Chimeric antigen receptor T (CAR-T) cell therapy is a new pillar in cancer therapeutics; however, its application is limited by the associated toxicities. These include cytokine release syndrome (CRS) and neurotoxicity. Although the IL-6R antagonist tocilizumab is approved for treatment of CRS, there is no approved treatment of neurotoxicity associated with CD19-targeted CAR-T (CART19) cell therapy. Recent data suggest that monocytes and macrophages contribute to the development of CRS and neurotoxicity after CAR-T cell therapy. Therefore, we investigated neutralizing granulocyte-macrophage colony-stimulating factor (GM-CSF) as a potential strategy to manage CART19 cell–associated toxicities. In this study, we show that GM-CSF neutralization with lenzilumab does not inhibit CART19 cell function in vitro or in vivo. Moreover, CART19 cell proliferation was enhanced and durable control of leukemic disease was maintained better in patient-derived xenografts after GM-CSF neutralization with lenzilumab. In a patient acute lymphoblastic leukemia xenograft model of CRS and neuroinflammation (NI), GM-CSF neutralization resulted in a reduction of myeloid and T cell infiltration in the central nervous system and a significant reduction in NI and prevention of CRS. Finally, we generated GM-CSF–deficient CART19 cells through CRISPR/Cas9 disruption of GM-CSF during CAR-T cell manufacturing. These GM-CSF k/o CAR-T cells maintained normal functions and had enhanced antitumor activity in vivo, as well as improved overall survival, compared with CART19 cells. Together, these studies illuminate a novel approach to abrogate NI and CRS through GM-CSF neutralization, which may potentially enhance CAR-T cell function. Phase 2 studies with lenzilumab in combination with CART19 cell therapy are planned.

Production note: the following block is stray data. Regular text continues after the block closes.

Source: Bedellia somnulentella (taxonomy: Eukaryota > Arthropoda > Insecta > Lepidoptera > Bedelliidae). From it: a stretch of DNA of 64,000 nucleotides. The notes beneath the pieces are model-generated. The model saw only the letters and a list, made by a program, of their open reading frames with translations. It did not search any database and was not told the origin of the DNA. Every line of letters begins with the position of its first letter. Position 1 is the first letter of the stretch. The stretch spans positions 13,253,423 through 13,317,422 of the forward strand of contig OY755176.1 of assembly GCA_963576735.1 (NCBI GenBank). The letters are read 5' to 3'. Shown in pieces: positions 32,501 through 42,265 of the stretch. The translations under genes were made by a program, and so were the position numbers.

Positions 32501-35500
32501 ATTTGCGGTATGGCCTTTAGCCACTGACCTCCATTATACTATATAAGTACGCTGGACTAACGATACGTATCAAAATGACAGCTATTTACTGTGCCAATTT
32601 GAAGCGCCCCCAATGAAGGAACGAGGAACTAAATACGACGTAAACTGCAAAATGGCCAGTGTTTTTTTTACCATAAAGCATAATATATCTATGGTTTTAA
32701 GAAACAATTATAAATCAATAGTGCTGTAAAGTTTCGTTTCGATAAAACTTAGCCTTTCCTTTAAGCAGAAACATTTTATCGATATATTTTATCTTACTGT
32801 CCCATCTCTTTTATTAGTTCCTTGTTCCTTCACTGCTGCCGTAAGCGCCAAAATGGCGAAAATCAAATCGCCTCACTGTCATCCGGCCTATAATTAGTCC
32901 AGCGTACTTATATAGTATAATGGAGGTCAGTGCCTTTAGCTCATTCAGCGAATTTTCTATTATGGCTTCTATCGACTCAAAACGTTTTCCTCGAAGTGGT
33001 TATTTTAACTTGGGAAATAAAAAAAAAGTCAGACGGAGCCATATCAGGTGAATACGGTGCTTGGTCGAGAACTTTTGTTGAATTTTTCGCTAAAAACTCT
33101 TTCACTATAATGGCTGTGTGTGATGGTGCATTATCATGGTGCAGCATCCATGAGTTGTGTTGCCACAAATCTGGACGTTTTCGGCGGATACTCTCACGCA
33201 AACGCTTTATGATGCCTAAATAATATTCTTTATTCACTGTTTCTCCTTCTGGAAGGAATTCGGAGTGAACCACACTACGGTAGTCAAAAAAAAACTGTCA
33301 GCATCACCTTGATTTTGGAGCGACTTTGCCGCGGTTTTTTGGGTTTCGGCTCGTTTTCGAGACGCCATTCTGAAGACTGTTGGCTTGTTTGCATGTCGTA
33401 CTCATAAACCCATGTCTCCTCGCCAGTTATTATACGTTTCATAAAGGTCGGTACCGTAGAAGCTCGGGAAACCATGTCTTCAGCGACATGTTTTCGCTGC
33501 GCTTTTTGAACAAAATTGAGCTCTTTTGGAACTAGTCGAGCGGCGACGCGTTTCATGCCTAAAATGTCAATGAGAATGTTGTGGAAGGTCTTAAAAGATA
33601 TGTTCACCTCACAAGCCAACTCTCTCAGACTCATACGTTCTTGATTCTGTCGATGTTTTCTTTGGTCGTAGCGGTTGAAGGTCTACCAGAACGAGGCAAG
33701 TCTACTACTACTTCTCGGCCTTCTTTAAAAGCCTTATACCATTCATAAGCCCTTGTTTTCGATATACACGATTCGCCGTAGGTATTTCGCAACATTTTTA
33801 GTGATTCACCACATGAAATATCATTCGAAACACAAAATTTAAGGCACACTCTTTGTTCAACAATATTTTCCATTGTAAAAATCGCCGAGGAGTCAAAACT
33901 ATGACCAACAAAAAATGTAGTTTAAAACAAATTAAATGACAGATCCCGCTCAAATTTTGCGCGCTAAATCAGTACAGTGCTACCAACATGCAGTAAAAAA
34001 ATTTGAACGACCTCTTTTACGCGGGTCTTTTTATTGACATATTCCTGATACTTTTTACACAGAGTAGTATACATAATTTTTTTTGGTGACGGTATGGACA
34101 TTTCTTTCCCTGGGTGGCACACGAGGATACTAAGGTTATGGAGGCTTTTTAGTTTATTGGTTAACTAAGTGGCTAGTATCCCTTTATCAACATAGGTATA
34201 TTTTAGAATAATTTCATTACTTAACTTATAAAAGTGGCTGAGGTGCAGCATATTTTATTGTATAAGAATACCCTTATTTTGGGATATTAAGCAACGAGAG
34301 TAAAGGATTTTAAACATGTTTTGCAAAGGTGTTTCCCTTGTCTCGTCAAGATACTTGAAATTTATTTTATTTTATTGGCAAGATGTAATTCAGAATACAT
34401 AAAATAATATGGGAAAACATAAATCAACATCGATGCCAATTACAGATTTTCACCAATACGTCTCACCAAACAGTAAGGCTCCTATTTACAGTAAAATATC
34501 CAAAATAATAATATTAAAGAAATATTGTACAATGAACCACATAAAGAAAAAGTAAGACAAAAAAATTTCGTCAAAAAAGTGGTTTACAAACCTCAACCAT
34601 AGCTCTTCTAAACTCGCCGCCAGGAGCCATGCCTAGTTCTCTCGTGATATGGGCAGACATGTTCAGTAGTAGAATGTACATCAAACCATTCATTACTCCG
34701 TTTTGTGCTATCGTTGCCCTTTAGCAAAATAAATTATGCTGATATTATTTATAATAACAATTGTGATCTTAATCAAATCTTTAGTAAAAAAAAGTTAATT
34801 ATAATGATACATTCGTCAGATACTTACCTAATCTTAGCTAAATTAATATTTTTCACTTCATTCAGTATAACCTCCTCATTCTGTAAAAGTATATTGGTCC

ASJC Scopus subject areas
- Cell Biology